It happened.  After months of telling M that, “we don’t force our fingers into tiny holes to see if they fit,” she forced a tiny finger into an even tinier hole. And it got stuck.

Mackenzie approaches life with a blasé scepticism about any warning or concern I express.  For months, I’ve been telling her “no, we don’t know what’s in that hole. We don’t force our fingers into random drywall holes at department stores.”  Or, “no, we don’t build ourselves steps to get onto the kitchen island so we can dance on a stage.”  None of the alarm that I show has any effect.  I’ve taken to expressing the consequences of these actions in pretty graphic and brutal terms because it’s the only way I get any compliance.  “No, we don’t dance on the kitchen island. If you fell down, your head would crack open like a little egg and your brains would ooze out and a doctor would have to scoop it all back in at the hospital.  And maybe it wouldn’t go back in properly, so you might not be able to talk or walk or imagine or see.  Does that sound fun?”

No positive reinforcement, redirection, natural consequence,  punishment, reward, yelling, crying, or begging makes a difference.  She will stare me down, ice cold, as if to say, “Haters gonna hate.”  But the graphic descriptions of what might happen intrigue her.  And she usually responds, “Hmmmm. Dat’s not good. Me get down.”

So.  Holes.  She sniffs them out like a contraband dog.  And finds holes I couldn’t imagine forcing e a finger into.  Yesterday, she found one at the top of her bubble bath bottle. And she shoved a fat little middle finger into it. A giant f-you to my attempts to parent her decently.

Next, she began one of the behaviours we’re actively trying to correct.  She started bashing the bottle into the glass doors of the shower. So I got down to her level and started correcting her. “In this house, we don’t hit windows…” All the while, she’s flipping me a bottle-covered bird and I didn’t even realize it.

Finally, she interrupted me. “Uhhh, mama? My finger stuck in dis?”

Yes, child. Your finger is stuck in dat.

At this point, her finger was in deep from slipping in with the soap and creating a vacuum. And it was swollen from the banging she did. It wouldn’t budge.  After almost a half hour on the phone with the nurse hotline trying everything imaginable,  it was still stuck, swollen, and getting a bit purple.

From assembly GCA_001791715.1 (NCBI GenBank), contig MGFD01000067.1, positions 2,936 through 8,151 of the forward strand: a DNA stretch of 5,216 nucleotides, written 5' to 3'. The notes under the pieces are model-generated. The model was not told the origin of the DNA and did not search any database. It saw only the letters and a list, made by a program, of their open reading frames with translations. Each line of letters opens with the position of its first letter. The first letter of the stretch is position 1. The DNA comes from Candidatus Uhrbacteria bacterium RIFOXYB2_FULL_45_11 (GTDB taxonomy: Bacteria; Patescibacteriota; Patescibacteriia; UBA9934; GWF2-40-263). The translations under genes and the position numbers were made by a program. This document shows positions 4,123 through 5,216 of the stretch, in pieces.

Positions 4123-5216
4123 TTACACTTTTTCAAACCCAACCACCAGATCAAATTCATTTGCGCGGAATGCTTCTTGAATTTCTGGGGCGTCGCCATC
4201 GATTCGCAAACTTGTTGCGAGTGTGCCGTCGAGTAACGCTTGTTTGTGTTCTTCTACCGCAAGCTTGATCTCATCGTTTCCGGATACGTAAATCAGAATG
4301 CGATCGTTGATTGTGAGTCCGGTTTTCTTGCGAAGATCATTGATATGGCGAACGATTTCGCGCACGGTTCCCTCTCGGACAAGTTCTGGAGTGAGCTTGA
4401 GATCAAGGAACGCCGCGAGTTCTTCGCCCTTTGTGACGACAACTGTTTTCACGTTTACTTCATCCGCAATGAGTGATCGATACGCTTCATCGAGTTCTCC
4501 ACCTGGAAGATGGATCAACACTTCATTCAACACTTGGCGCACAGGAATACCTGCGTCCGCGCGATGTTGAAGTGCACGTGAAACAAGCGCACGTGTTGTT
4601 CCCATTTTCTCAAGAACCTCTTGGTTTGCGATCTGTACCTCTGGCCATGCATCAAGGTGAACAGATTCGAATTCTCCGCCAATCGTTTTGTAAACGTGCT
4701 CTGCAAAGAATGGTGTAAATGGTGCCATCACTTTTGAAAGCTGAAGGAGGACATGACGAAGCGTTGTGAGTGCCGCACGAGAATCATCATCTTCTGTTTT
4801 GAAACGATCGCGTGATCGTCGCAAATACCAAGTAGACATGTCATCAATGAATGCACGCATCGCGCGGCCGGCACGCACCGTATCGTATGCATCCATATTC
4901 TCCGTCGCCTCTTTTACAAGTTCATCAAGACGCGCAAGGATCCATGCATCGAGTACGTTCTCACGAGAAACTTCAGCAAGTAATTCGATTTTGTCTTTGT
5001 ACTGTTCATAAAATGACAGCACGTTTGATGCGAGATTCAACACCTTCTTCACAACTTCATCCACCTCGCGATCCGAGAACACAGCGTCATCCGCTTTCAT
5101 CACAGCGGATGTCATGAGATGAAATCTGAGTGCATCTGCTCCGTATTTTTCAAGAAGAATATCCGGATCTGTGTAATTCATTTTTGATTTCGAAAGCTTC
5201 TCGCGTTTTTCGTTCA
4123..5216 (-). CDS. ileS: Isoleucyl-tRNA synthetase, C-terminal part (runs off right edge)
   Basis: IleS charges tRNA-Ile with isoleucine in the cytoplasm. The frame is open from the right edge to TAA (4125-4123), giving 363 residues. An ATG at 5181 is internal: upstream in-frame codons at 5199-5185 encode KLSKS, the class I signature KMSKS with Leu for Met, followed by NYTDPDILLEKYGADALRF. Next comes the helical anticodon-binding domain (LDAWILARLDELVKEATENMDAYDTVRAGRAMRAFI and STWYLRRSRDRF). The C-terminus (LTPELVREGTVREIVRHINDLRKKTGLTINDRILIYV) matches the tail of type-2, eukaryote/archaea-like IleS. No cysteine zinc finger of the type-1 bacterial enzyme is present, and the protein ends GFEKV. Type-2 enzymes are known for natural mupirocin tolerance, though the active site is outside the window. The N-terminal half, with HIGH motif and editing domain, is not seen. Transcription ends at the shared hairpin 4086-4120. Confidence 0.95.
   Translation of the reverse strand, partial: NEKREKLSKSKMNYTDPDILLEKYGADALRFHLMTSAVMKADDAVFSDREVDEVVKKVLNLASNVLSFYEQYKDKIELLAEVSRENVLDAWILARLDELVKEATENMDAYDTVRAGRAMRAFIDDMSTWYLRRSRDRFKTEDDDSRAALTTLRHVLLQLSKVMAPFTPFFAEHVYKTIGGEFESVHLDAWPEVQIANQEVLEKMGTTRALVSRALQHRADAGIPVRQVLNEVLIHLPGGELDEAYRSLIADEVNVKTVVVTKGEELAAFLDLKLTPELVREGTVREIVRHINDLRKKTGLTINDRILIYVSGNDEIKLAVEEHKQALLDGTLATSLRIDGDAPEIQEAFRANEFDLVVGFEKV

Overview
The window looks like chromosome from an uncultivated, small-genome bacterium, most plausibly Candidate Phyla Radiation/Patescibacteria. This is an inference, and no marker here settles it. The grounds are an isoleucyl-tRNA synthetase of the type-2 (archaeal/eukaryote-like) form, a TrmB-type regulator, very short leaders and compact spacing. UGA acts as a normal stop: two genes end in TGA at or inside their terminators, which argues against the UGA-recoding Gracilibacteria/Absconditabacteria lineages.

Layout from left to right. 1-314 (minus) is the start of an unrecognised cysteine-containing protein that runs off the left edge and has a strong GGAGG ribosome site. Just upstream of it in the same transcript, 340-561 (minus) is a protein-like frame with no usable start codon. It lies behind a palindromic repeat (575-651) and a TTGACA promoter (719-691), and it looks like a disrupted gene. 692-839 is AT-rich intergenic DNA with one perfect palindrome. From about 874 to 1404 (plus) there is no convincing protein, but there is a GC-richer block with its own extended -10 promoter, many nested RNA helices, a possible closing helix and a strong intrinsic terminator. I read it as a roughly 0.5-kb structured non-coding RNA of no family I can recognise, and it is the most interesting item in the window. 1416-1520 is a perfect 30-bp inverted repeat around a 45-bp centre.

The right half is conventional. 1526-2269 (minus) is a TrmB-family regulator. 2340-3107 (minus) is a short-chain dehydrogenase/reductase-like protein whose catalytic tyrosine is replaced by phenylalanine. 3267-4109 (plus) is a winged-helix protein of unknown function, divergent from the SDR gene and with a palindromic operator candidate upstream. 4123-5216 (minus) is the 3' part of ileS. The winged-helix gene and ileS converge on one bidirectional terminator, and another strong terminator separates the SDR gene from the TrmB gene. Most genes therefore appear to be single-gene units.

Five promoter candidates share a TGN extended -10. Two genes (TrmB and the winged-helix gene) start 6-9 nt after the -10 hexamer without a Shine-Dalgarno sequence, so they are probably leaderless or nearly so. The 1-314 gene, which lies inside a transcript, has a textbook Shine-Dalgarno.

Meanwhile, I was wrapped in a towel with a cup or two of coconut oil in my hair,  looking like I hadn’t showered in months. I realized I  would have to leave the house looking like a disaster to get this thing cut off her finger. Awesome. 

Her finger was swelling more and I started wondering how long it could go without adequate blood supply before it shrivelled up.   And I probably spent 5 or 10 minutes freaking out, crying, running in circles, struggling to find pants.  Not my finest moment.

IMG_9147So like the awkward, confused Canadians we were, M and I rolled up on a walk-in clinic with no idea how insurance works or what we had to do or say. I looked like crazy white trash. I must have seemed insane.  And all the while, M tried to bash her finger into whatever she could to make noise.  She seemed unperturbed by the cap (I had taken the bottle off at this point), and she loudly yelled for anyone who would listen, “Look! My finger is drumming!”

In fact, I feel like she was pretty damn proud of herself.

I was not.

Eventually, it was Nurse Tim to the rescue.  Nurse Tim was a certifiable badass.  He’s former military, burly, tattooed, and got instant compliance from M.  He was my hero today for the latter point alone.  While we bantered about politics, he trimmed down the cap to a workable level and explained he really wasn’t supposed to remove it. So a doctor would show up at some point to do that.

The doctor showed up and she was lovely. If she could be our all-the-time-for-everything-ever Doctor, she would be. She was that good.  But she was called away for urgent results on an ultrasound.  So Nurse Tim returned.  And in a few minutes he cut the cap right off with surgical scissors.

When we left the clinic, M had an absolute meltdown. “Where’s my lid?  No lid for the bottle? No! I want my lid!”  You better believe I shut that down. Fast.

After the whole ordeal, it was time for me to teach M a lesson about healthy coping mechanisms for stress.  But that’s something I would actually have to figure out first. And as I’ve noted, yesterday was not my finest hour.

We hit the McDonalds drive-through.

Over lunch, we talked about what we learned.

“I no stick my finger in holes, okay?” She told me.

Great.  She got it.

It was finally time to wash off the insane amounts of coconut oil and take the shower we has originally tried to take 3 hours earlier. I really thought the day was going to turn a corner in a positive direction.

But then M made a beeline for the second bottle of bubble bath and flipped open the lid. I might have used some driving words as I snatched it away. Again, not my finest moment.  I was so freaking done.

Needless to say, when Bammah (Grandma in Mackenzanese) arrived for the weekend, I was thrilled.  Being able to laugh about my misadventures in parenting adds a better perspective.